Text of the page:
Asia report: Markets mixed as BoJ adjusts yield curve control policy

by | Jul 28, 2023

(Sharecast News) – Asia-Pacific region saw a mixed stock market performance on Friday, following the Bank of Japan’s decision to hold its interest rates steady.
While that decision aligned with expectations, the bank did make an adjustment to its yield curve control approach.

“Asian equity markets traded mixed as investors were cautious and focused on the Bank of Japan’s policy decision,” said TickMill market analyst Patrick Munnelly.

“The central bank kept monetary policy settings unchanged but announced a more flexible approach to yield curve control, with fixed rate operations for 10-year Japanese government bonds to be conducted at 1.0%, an increase from the previous 0.5%.”

That move spooked markets, Munnelly quipped, causing the Nikkei 225 to underperform.

“In contrast, the Hang Seng and Shanghai Composite recovered from early weakness and gained as China’s efforts to support the housing market and tech industry boosted sentiment.”

Equity markets mixed after Bank of Japan’s announcement

Japan’s benchmark Nikkei 225 experienced a dip of 0.4% to close at 32,759.23 points, while the broader Topix index dropped 0.2% to finish at 2,290.61.

Hino Motors, Omron Corporation, and Fujitsu faced significant losses on Tokyo’s main index, falling 9.59%, 9.5%, and 3.93% respectively.

In contrast, China’s markets closed on a high note, with the Shanghai Composite index rising by 1.84% to 3,275.93 and the Shenzhen Component index seeing an increase of 1.62% to 11,100.40.

Central China Securities and Citychamp Dartong were among the top gainers in Shanghai, each rising by 10.13%.

The Hong Kong market also closed with gains, as the Hang Seng Index rose 1.41% to close at 19,916.56.

Stocks that saw significant gains included Longfor Properties, up by 8.85%, Sunny Optical Tech, which rose by 8.82%, and Lenovo Group, with a 7.71% increase.

South Korea’s Kospi 100 slipped 0.26% to finish at 2,598.71.

Leading the declines in Seoul were SD Biosensor and LG Household & Healthcare, which dropped 10.22% and 8.12%, respectively.

In Australia, the S&P/ASX 200 dropped by 0.7% to end the day at 7,403.60, as Capricorn Metals and Perpetual experienced significant declines, down by 8.09% and 7.1%, respectively.

New Zealand’s S&P/NZX 50 slipped by a marginal 0.06% to end at 11,946.74.

The biggest losers in Wellington were Pacific Edge, which plunged by 24.56%, and Tourism Holdings, which fell by 3.62%.

In currency markets, the yen was last down 0.28% against the dollar, trading at JPY 139.87.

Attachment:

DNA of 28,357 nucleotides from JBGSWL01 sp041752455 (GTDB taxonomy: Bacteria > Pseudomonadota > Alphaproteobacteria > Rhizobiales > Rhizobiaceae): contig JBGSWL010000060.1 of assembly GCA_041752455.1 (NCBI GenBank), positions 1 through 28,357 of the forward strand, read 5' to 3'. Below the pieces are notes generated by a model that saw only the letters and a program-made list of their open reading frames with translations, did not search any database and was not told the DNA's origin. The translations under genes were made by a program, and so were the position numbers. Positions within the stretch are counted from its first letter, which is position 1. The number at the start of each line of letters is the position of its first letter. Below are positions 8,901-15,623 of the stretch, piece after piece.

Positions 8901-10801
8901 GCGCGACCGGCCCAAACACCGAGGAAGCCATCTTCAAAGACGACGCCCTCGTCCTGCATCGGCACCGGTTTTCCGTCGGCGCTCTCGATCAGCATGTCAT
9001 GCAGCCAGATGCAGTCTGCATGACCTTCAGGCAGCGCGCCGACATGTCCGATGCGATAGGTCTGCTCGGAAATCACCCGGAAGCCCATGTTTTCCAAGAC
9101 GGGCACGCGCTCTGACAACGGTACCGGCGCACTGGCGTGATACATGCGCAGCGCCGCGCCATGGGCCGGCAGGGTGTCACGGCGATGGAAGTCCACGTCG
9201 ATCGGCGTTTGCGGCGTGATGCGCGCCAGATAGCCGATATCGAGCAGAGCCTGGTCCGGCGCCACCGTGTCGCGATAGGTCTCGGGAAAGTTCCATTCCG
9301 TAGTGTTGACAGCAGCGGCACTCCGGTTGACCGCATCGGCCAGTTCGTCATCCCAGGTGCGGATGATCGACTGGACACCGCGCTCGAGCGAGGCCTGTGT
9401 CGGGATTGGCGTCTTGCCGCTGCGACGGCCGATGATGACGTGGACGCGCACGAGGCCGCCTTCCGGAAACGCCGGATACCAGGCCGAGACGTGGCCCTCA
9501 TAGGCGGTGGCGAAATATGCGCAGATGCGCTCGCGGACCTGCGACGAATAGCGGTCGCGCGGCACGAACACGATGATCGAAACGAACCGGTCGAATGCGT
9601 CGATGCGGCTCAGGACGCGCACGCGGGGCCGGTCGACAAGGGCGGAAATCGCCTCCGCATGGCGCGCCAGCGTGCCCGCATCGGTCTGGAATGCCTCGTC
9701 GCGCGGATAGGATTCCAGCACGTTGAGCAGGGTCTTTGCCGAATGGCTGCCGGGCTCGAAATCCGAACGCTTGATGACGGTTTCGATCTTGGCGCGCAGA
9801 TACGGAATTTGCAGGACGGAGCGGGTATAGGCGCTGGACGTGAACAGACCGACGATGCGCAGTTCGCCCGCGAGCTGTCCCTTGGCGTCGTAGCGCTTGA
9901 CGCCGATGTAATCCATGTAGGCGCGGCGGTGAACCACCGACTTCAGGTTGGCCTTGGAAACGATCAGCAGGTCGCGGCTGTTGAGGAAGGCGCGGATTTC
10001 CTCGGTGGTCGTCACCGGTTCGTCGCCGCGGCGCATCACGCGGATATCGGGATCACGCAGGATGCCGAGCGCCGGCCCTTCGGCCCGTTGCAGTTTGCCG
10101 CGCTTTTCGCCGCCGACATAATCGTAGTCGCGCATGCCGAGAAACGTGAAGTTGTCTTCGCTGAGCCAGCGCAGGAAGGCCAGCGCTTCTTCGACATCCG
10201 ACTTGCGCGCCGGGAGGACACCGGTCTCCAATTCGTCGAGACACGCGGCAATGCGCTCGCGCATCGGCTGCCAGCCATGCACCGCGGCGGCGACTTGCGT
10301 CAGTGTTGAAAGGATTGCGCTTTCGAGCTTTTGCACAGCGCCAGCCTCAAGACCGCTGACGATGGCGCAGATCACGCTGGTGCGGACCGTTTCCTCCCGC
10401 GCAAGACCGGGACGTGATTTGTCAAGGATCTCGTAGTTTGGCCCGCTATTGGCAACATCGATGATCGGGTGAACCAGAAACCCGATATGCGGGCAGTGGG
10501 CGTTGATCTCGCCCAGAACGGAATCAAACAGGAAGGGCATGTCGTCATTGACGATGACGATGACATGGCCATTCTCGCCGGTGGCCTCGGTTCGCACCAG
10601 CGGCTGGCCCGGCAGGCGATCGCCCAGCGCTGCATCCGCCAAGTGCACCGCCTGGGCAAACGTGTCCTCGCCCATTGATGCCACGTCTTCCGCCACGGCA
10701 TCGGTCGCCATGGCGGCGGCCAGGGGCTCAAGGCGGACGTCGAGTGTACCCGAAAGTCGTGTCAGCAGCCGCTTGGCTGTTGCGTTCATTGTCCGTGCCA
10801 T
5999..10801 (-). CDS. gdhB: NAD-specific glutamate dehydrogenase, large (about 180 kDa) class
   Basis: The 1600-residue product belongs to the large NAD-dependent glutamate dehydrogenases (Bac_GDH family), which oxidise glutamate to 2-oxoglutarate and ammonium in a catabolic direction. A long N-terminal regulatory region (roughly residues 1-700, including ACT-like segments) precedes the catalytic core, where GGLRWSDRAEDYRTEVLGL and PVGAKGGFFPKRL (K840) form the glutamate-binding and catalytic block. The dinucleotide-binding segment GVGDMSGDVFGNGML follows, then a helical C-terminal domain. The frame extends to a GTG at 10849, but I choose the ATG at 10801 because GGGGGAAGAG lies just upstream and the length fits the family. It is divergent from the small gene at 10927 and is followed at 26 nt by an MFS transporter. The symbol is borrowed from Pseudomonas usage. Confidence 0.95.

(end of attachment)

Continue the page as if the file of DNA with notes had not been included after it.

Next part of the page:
The Aussie was meanwhile down 1.07% on the greenback at AUD 1.5064, while the Kiwi fell 0.92% to NZD 1.6323.

On the oil front, Brent crude futures last dipped 0.4% on ICE to at $83.90 per barrel, while the NYMEX quote for West Texas Intermediate dropped 0.24% to $79.90.

Bank of Japan adjusts yield curve control, Tokyo inflation continues to exceed target

In economic news, the Bank of Japan (BOJ) decided to keep its benchmark policy rate at -0.1% in a move that aligned with the predictions made by economists in a Reuters poll.

The central bank also announced that it would allow the yields on 10-year government bonds to fluctuate within a range of roughly plus or minus 0.5%.

However, the bank indicated a shift towards a more flexible yield curve control approach, stating that it would regard the upper and lower bounds of the range as references, rather than fixed limits, in its market operations.

After that announcement, yields on 10-year Japanese government bonds (JGBs) rose to 0.539%, marking the first time they had reached such levels since September 2014.

“We think the BoJ’s decision to tweak its yield control curve policy is aimed at making it more viable, and the timing is opportunistic,” said Duncan Wrigley at Pantheon Macroeconomics.

“Markets have been relatively calm and the Bank seized the opportunity to catch most investors by surprise, given the consensus for no policy change at today’s meeting.

“The markets are likely to test the BoJ’s resolve, as it probably will seek to engineer a gradual shift away from its yield control curve policy over the next year or so, while leaving the short-term rate target unchanged, as it still believes that Japan needs supportive monetary policy.”

Elsewhere, inflation in Japan’s capital city Tokyo continued to exceed the central bank’s 2% target.

Data for July showed that the consumer price index in the city increased 3.2% year-on-year, slightly higher than the 3.1% rise recorded in the prior month.

That marked the 14th consecutive month of the inflation rate in Tokyo surpassing the Bank of Japan’s target.

Meanwhile, core inflation, which excludes fresh food prices, stood at 3%, slightly surpassing the 2.9% forecast by economists in a Reuters poll, but lower than the 3.2% figure reported in June.

Finally on data, South Korea’s industrial output in June saw growth of just 0.1% on a monthly basis, making for a significant slowdown from the 1.3% growth seen in May.

The mining and manufacturing sectors experienced a decline, with the manufacturing industry reporting a 1.1% decrease compared to May.

However, the service industry and public administration sector saw a growth from the prior month, recording increases of 0.5% and 3.1%, respectively.

On a year-on-year basis, South Korea’s total industrial production rose 1.1%, showing a recovery from the 0.9% decline registered in May.

Reporting by Josh White for

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